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JustinBoulmay More than 1 year ago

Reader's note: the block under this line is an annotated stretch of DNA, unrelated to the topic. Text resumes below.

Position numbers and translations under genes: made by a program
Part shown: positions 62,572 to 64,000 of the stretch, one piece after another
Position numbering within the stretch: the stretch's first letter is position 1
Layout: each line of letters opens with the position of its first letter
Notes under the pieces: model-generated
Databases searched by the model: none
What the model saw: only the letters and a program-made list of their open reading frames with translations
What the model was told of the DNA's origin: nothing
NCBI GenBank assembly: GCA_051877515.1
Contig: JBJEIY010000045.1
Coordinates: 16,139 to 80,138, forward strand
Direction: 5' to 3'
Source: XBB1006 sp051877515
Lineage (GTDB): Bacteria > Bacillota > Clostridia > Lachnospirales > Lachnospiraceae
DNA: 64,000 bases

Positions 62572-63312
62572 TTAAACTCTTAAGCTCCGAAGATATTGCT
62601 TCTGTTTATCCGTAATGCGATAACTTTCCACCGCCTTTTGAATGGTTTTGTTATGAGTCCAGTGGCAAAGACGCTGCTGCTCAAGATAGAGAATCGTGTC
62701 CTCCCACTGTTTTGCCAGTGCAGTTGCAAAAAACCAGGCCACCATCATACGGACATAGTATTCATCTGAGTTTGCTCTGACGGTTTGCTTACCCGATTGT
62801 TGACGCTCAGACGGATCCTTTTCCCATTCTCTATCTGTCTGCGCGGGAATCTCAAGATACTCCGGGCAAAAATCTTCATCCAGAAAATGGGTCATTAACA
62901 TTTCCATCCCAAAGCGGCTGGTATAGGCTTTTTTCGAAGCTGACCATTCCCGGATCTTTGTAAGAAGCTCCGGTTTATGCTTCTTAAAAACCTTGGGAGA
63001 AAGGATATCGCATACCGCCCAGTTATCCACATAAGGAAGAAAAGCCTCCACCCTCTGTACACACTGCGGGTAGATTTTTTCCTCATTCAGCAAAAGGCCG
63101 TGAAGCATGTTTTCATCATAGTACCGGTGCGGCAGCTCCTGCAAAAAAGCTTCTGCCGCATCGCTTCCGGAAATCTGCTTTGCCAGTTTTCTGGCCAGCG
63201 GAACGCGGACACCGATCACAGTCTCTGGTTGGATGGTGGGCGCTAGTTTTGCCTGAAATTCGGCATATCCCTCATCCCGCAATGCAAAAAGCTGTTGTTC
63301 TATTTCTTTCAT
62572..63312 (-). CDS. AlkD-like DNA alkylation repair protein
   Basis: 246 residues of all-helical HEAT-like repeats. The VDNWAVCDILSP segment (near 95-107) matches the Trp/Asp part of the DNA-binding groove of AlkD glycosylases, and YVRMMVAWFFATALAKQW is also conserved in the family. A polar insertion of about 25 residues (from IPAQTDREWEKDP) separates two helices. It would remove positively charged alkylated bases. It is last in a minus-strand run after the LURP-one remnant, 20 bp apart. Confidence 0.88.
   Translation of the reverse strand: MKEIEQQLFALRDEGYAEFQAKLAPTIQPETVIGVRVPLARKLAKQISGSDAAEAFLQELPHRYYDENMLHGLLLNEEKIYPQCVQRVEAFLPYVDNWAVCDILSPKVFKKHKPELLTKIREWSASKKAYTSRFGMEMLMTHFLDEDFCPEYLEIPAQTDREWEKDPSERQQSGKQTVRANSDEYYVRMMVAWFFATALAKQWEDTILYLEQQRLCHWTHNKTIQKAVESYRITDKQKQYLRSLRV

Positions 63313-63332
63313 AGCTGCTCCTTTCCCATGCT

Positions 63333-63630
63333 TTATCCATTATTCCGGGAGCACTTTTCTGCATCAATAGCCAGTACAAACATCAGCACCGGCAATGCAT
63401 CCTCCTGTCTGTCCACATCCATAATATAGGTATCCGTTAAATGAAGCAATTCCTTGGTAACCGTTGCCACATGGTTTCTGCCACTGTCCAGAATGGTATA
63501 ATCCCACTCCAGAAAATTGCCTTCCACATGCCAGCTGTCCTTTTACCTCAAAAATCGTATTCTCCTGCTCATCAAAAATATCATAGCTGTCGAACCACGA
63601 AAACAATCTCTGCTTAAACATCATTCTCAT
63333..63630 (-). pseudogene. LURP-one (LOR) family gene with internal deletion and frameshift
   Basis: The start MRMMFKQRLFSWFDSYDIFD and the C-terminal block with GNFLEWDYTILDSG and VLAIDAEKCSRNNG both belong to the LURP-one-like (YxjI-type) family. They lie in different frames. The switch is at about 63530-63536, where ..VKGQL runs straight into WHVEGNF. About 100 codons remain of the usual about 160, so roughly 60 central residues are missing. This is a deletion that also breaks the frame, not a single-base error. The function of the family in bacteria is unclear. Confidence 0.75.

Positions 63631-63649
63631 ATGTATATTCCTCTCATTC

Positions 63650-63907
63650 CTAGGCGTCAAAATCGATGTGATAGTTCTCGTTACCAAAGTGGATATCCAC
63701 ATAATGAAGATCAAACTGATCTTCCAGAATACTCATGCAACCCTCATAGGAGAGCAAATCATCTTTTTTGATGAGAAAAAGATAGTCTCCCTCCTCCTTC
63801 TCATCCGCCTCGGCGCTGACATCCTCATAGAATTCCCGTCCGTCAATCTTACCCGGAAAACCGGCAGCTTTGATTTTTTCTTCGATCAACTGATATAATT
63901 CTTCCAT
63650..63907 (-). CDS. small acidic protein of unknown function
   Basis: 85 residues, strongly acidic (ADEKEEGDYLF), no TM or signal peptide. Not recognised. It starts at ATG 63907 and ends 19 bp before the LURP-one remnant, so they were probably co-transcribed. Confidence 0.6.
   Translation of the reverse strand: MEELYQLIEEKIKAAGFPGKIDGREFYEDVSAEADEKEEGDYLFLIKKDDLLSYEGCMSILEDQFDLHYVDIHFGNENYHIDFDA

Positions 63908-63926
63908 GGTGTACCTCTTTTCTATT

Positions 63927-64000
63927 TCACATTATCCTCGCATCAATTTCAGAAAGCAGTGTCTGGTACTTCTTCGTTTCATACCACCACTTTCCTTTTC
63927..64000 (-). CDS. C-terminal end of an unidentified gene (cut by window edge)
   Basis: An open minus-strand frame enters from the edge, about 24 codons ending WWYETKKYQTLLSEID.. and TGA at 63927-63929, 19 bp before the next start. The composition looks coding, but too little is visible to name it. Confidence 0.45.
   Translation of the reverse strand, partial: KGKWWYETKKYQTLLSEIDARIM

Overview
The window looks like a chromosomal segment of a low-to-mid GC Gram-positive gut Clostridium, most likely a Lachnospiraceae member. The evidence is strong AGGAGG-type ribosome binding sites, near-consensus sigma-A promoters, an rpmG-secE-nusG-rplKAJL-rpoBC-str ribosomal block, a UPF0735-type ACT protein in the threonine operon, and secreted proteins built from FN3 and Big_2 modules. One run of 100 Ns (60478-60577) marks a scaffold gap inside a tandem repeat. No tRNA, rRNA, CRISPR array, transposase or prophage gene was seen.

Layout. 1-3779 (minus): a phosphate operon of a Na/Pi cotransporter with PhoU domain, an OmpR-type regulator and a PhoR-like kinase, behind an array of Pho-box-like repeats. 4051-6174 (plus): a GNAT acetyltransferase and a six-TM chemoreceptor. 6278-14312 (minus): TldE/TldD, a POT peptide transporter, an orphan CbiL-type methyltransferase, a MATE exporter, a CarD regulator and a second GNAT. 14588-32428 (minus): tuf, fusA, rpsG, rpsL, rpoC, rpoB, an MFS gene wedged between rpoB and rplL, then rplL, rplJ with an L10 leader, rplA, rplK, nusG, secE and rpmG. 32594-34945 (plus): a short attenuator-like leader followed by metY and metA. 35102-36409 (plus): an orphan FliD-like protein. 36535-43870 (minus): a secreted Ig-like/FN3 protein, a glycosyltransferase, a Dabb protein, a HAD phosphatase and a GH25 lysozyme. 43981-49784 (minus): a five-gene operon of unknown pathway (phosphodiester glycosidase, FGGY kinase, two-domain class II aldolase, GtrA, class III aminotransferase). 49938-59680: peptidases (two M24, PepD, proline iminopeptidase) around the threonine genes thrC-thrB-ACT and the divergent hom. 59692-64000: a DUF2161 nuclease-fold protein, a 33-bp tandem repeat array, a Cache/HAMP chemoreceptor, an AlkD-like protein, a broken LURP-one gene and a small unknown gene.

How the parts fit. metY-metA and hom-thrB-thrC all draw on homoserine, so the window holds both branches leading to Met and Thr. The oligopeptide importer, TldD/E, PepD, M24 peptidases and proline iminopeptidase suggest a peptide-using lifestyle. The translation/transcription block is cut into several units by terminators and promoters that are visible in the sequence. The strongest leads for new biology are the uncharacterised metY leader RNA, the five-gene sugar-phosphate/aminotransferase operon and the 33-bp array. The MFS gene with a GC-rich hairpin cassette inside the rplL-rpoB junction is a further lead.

The following is a condensed version of the review that was posted on my Wordpress blog, "all loved": You'd think if there was any one thing that Christians of all theological stripes could agree upon, it would be the Gospel. The central message about Jesus that our spiritual ancestors believed was so powerful, they were willing to die to preach it to others. Surprisingly, we don't. Some people think it's about going to heaven after you die, while others have equated the Bible's chief message with being justified by God. Within this setting of doctrinal confusion, Scot McKnight has written The King Jesus Gospel: The Original Good News Revisited, a popular-level work designed to look at both Scriptural evidence and instances from church history to argue that the Gospel is about Jesus as the saving Lord whose story completes the long-running narrative of Israel. So, what is the Gospel? According to McKnight, it is this: the Story of Jesus serving as the completion of the Story of Israel. This is the Gospel message itself. The salvation of people is the result of this message being preached to them. In the author's own words: ". the gospel for the apostle Paul is the salvation-unleashing Story of Jesus, Messiah-Lord-Son, that brings to completion the Story of Israel as found in the Scriptures of the Old Testament. To 'gospel' is to declare this story, and it is a story that saves people from their sins. That story is the only framing story if we want to be apostolic in how we present the gospel." (pg. 61) McKnight distinguishes between the Story of Jesus and the salvation that results from this story being told. He doesn't deemphasize salvation or people's need for it, but he does argue that the Gospel is about a lot more than how people can get right with God. As important as that is, McKnight believes that reconciliation between the mortal and Divine is the result of the Story of Jesus. McKnight draws on the sermons of Jesus, Peter, Paul, the writings of post-apostle Christian leaders, and the creeds to make his case that the early church had a "gospel" culture before the Reformation inadvertently produced a "salvation" one through its emphases on justification and original sin. The final chapters bring this material into more practical areas, such as how to evangelize with this understanding of the Gospel in mind. This is a fantastic book. For a more extensive review, check out my blog. I hope I've encouraged you to pick up a copy for yourself.